He Hono Tangata

He hono tangata e kore e motu; ka pa he taura waka e motu
Unlike a canoe rope, a human bond cannot be severed.


This week Te Pūtahitanga o Te Waipounamu had the honour of accompanying the Minister for Whānau Ora, Hon Te Ururoa Flavell, on what might be his last visit to Ōtautahi before the elections on 23 September.  The Minister wanted to acknowledge, celebrate and thank the whānau entities which have arisen like wildfire as part of the Te Pūtahitanga way.


He spent time with Tipu Taitama Voyaging Trust out on the waters at Brighton; meeting with Jaye Pukepuke and the Boys for Change; he received a pōwhiri on to Ngā Hau e Wha; had a lively night-time meeting at He Waka Tapu Trust; a rigorous workout with Hale Compound Conditioning and breakfast at Te Pa o Rakaihautu.

Later that day he caught up with the interim Kaiwhakahaere, Lisa Tumahai, and the Chief Executive, Arihia Bennet, from Te Rūnanga o Ngāi Tahu.   He was briefed by the team of Tāne Ora; met up with the General Partner Limited Board of Te Putahitanga o Te Waipounamu, and debated some of the issues around Oranga Tamariki.   It was an incredibly busy 24 hours.


Later that day, the Minister invited all of those associated with Tū Pono: Te Mana Kaha o Te Whānau.    It was a wonderfully warm evening inside on a wild and windy night.    As the snow started to fall and the gales howled, we shared stories about having the courage and the vision to stand up against violence, to speak our truth, and most of all to remain focused on what matters most – whānau being safe, secure and strong.

The Minister shared a poignant story of his own memories  - hearing the pots and pans crashing to the floor, his aunty being smashed to the wall, the children all cowering in fear and then next morning the deafening silence.   And he reflected on the peace and tranquility he had experienced being out in the water earlier that day.   He made us all think deeply about what change can look like, as he told the story of paddling in unison in the waka until there was a sudden stillness, and a single karakia cut through the air.   At just that moment the Minister looked upwards as a tunnel of light beamed out from the sun – it was one of those ‘wow’ moments when you know there is a greater purpose to help provide hope in even the most desperate of circumstances.   


Karen Brown, Beatrice Brown and Jackie Burrows – in good heart at the Tū Pono supper

Karen Brown, Beatrice Brown and Jackie Burrows – in good heart at the Tū Pono supper

Māori Party Co-leader Marama Fox shared her memories of Horomaka – her days as a school girl in Christchurch and the importance of building a culture of resistance against violence.   She fell in love with our resident backing group – and of course the kuia, Piwi.


The night reminded us all that the elimination of violence from our lives is a whānau mission.   It is not only the preserve of providers, of services, of government, of community groups.   It is very much the territory of our own homes – our families can be the strongest advocates of peace; our conversations count, our stories matter.

Another aspect of the Tū Pono experience of course, has been the government led initiative, Integrated Safety Response, which is about coordinating social service and justice agencies together, with the assistance of Whānau Ora facilitators.   On Monday this week, the Police opened their impressive new buildings to house the ISR team in Antigua Street in Christchurch.    We attended the blessing, where Uncle Mike from Ngā Hau e Whā led the proceedings, inviting Arihia Bennett and David Ormsby from Te Puni Kokiri to also address the crowd gathered.  It was refreshing to see the natural light shining through the premises as we walked around.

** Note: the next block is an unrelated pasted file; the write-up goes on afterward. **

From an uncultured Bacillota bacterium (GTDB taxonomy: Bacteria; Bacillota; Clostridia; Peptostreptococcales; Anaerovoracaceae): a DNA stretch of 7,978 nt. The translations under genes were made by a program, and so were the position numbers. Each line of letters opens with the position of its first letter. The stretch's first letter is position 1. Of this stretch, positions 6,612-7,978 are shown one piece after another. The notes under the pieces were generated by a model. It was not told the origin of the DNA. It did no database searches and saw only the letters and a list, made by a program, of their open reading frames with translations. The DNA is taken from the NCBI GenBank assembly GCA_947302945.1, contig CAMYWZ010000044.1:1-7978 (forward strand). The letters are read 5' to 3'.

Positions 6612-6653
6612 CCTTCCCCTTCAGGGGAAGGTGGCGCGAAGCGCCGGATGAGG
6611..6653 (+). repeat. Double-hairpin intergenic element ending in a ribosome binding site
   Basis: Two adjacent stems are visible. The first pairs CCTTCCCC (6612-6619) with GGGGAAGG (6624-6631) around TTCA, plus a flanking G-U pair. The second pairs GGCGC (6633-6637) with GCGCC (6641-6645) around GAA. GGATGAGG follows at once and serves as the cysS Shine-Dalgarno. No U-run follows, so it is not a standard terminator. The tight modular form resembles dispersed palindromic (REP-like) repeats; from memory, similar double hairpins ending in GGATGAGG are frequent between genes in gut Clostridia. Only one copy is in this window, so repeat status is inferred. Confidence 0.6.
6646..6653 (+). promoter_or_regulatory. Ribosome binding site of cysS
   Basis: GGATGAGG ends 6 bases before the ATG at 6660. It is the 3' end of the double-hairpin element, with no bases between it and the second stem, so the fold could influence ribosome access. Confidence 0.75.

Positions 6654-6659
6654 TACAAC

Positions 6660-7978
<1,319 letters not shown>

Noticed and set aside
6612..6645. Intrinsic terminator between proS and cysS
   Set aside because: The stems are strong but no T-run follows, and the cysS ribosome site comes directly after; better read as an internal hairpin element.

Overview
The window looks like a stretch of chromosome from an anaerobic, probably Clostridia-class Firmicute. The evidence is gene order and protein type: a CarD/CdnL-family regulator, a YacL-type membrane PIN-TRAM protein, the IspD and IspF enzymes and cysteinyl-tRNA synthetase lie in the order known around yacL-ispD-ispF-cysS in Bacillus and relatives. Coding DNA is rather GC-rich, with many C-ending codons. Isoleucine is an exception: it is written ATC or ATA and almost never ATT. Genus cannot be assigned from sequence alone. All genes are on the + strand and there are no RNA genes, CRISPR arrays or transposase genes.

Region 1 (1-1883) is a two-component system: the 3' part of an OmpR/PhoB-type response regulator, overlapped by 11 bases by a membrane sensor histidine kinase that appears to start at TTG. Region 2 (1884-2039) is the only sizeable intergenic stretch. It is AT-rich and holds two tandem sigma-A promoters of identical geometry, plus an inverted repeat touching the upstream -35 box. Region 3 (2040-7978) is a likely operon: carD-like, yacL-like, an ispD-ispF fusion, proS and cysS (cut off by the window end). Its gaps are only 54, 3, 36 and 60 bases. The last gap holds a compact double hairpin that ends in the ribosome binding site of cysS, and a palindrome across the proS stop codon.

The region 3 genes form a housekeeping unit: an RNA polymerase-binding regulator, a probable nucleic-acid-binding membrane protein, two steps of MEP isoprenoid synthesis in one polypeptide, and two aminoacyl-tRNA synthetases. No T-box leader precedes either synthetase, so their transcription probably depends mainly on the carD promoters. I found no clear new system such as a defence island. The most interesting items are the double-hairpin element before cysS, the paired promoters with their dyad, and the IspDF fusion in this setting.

Social Enterprise in Christchurch.

Later this year, 32 speakers representing different countries will create a global cross-section of our social enterprise community that will gather in September for the World Social Enterprise World Forum! Tickets are selling fast, now with over 800 registered participants. Register for your ticket today: www.sewf2017.org/register

I was proud to be able to meet Hon Alfred Ngaro, Minister for the Community and Voluntary Sector and the Minister for Social Enterprise, at the Xchange, during this week.   He is such an enthusiastic advocate for making a difference – it was indeed a privilege to meet with him.


I ended the week in the balmy humidity of Auckland, participating in a Social Procurement summit organized by Westpac Bank.   What a stimulating day it was – we had speakers from Ireland, Scotland, Aotearoa and a fascinating talk from SupplyNation – an Aboriginal initiative from Australia.   The concept is to build the indigenous supply chain – to have preferred providers from indigenous businesses and leverage the purchasing power.   Have a look: www.supplynation.org.au

Keynote speakers included Mavis Mullins who talked about the tools of the Māori economy – including the Mokopuna legacy (intergenerational investments) and the capacity to draw on both the Māui ‘haututu’ factor and the highly ethical, whānau-driven Moana message.


Releasing the Whio


Mother and son, Rauhine Coakley and Taewa Lilley, at Grassy Flat


Finally, a wonderful story to end the week came from our Waewae whānau who have been restoring connections for taonga species – whio (blue duck) – an ancient species of waterfowl.                       

You might be familiar with the whio which features on the New Zealand $10 note.

Whio are found nowhere else in the world and are rarer than some species of kiwi.    They are limited to the Urewera, East Cape and along the West Coast of Te Waipounamu from Nelson to Fiordland. So this week, with the help of Te Papa Atawhai, seven whio were set free near Hokitika, on the upper Styx and upper Arahura rivers.   And there to help were are the whānau of Ngāti Waewae.

Luke EganComment